Imagine showing up on your first day of work at a new job and being greeted by a welcome party of 250 people.
That’s what happened to Georgia Gwinnett College’s new president, Jann Joseph.
Joseph recently served as interim chancellor at Indiana University South Bend. Joseph is Georgia Gwinnett College’s third president since the school was founded in 2005. She takes over for the previous president Stanley C. “Stas” Preczewski, who retired in January.
Since Preczewski’s retirement, Mary Beth Walker — associate provost for strategic initiatives and Innovation at Georgia State University — served as the school’s interim president.
“What an exciting way to kick off my first day at GGC,” Joseph said in a press release. “It is invigorating to meet so many people who share my enthusiasm for the next phase of GGC’s growth and development. I look forward to getting to know everyone better, and working together to continue the college’s impressive momentum.”
Joseph was born in Trinidad, West Indies, and is the youngest of five siblings. Her parents never completed elementary school and Joseph said she was inspired by their sacrifices to serve in higher education.
On Monday, she arrived at the administrative building to the reception of students, faculty and alumni. A statement from the college said there will be another opportunity for people to introduce themselves to Joseph at an ice cream social.
Staff members have worked together with Joseph to form a schedule to introduce herself to the college and community, and she’s already started to acquaint herself with the college’s staff.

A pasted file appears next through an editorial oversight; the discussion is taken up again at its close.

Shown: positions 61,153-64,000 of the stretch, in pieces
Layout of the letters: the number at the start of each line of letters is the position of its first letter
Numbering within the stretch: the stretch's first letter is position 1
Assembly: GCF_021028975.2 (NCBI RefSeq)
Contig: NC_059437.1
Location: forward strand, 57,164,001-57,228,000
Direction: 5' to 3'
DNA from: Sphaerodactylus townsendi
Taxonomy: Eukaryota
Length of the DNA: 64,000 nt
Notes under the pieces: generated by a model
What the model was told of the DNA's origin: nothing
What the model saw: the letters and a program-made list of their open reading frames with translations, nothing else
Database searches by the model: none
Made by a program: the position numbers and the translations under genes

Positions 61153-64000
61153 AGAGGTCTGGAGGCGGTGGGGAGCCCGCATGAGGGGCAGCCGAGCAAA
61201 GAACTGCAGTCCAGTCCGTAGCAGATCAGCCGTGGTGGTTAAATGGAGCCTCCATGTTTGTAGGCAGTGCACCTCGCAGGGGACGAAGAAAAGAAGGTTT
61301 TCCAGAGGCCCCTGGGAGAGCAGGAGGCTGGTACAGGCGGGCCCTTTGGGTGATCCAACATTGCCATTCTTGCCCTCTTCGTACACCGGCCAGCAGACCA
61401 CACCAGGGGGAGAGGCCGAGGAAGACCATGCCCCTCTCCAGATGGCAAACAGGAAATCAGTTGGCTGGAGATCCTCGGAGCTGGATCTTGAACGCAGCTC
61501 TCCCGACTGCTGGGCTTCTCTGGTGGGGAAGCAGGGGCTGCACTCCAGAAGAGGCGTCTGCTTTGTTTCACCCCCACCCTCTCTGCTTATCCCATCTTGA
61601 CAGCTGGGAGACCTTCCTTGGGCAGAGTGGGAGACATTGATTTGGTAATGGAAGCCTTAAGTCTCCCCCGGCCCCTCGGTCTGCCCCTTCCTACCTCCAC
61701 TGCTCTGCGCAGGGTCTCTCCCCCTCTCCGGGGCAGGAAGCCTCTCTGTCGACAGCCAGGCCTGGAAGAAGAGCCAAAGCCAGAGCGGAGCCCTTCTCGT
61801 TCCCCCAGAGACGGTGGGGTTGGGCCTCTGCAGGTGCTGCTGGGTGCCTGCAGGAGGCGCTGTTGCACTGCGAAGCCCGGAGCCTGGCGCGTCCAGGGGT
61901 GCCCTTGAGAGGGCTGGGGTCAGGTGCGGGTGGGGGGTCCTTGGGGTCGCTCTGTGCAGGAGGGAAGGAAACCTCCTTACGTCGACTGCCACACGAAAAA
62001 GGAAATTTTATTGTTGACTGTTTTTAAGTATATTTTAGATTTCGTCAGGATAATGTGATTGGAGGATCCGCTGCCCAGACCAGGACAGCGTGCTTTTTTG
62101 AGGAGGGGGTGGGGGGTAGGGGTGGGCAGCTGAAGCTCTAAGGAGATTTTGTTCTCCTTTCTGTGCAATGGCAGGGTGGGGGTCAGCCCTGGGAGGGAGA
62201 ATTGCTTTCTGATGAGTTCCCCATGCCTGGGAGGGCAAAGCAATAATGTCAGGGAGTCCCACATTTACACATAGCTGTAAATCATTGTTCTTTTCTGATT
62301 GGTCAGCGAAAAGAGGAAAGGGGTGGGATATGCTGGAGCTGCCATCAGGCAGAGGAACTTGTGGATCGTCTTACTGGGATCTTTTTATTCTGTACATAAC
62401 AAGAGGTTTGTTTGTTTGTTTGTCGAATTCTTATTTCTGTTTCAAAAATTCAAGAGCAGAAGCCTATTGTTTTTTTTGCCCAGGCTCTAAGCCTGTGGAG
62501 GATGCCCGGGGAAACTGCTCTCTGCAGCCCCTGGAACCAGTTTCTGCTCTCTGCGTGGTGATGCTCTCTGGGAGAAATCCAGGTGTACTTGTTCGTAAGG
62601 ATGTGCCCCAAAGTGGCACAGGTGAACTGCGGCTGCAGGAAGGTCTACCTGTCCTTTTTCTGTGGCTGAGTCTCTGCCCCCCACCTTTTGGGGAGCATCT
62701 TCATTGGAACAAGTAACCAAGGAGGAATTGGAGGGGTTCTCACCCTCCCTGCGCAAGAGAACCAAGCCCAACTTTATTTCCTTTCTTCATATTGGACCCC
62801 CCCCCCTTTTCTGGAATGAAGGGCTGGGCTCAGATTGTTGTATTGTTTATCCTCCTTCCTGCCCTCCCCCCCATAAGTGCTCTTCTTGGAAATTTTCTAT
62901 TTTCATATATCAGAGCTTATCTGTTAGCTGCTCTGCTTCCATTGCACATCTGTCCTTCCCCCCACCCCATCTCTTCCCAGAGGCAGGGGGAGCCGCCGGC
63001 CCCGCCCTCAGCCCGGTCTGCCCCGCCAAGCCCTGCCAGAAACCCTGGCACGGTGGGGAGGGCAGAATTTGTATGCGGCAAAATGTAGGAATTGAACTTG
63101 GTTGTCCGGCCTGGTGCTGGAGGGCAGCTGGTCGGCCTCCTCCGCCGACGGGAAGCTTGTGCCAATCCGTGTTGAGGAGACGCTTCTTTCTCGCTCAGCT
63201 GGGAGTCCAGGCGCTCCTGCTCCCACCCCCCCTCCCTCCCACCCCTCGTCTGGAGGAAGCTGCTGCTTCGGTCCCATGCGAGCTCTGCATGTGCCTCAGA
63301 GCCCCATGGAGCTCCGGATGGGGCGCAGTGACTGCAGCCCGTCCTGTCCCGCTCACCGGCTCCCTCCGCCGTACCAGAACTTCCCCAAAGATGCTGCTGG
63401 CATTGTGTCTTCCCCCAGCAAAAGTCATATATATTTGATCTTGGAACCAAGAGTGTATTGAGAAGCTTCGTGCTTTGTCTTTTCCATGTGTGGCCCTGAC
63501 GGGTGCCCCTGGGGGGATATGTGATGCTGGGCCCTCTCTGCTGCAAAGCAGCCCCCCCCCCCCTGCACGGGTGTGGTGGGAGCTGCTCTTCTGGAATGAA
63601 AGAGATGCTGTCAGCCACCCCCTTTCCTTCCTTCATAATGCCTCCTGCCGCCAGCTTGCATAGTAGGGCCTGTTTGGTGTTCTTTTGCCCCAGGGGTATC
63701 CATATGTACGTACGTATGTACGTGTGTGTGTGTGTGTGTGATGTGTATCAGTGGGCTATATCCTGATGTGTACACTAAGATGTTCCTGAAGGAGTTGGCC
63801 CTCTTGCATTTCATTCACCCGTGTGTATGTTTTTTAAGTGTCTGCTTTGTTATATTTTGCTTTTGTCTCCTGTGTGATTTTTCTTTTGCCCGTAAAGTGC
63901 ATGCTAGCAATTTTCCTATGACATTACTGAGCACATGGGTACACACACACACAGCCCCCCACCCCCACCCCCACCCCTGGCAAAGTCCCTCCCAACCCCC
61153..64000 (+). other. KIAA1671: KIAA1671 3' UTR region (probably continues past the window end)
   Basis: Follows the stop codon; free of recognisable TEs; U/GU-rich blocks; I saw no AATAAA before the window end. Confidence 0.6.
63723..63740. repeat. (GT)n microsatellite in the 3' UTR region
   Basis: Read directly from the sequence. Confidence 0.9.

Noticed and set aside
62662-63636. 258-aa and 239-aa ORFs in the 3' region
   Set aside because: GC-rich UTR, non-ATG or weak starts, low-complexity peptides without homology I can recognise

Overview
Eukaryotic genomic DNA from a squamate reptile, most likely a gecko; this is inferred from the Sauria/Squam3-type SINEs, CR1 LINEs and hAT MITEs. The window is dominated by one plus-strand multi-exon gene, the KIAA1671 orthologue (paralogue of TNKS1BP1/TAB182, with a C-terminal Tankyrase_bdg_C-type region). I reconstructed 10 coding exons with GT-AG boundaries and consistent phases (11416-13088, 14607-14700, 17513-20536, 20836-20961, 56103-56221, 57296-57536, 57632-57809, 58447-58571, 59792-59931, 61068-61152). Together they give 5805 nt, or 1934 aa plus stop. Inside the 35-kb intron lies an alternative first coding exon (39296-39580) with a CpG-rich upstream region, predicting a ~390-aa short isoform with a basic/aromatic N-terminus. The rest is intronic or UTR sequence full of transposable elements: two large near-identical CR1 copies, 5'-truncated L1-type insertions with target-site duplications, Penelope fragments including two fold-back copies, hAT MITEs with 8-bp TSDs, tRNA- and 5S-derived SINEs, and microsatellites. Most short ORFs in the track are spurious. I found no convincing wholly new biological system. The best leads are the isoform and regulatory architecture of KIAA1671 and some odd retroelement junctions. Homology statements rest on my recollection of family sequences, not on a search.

“Dr. Joseph has certainly hit the ground running, which fits right in with GGC’s culture,” said Judy Awong-Taylor, professor of biology and chair of the college’s presidential search committee. “I think she will align very well with our mission and vision, and our commitment to student success.”
Joseph graduated from the University of West Indies at St. Augustine with a Bachelor of Science in agriculture in 1984 and a Master of Philosophy in plant science in 1989. She has 30 years of experience in higher education. She previously taught with the Ministry of Education for the Government of Trinidad and Tobago, where she also served as Agricultural Science department chair for two years. Joseph earned her doctorate degree in science education from the University of Wisconsin-Madison.
She’s held teaching, research and administrative positions at Grand Valley State University, the College of Education at Eastern Michigan University and Indiana University.
Joseph has three children and four grandchildren and now lives in Lawrenceville.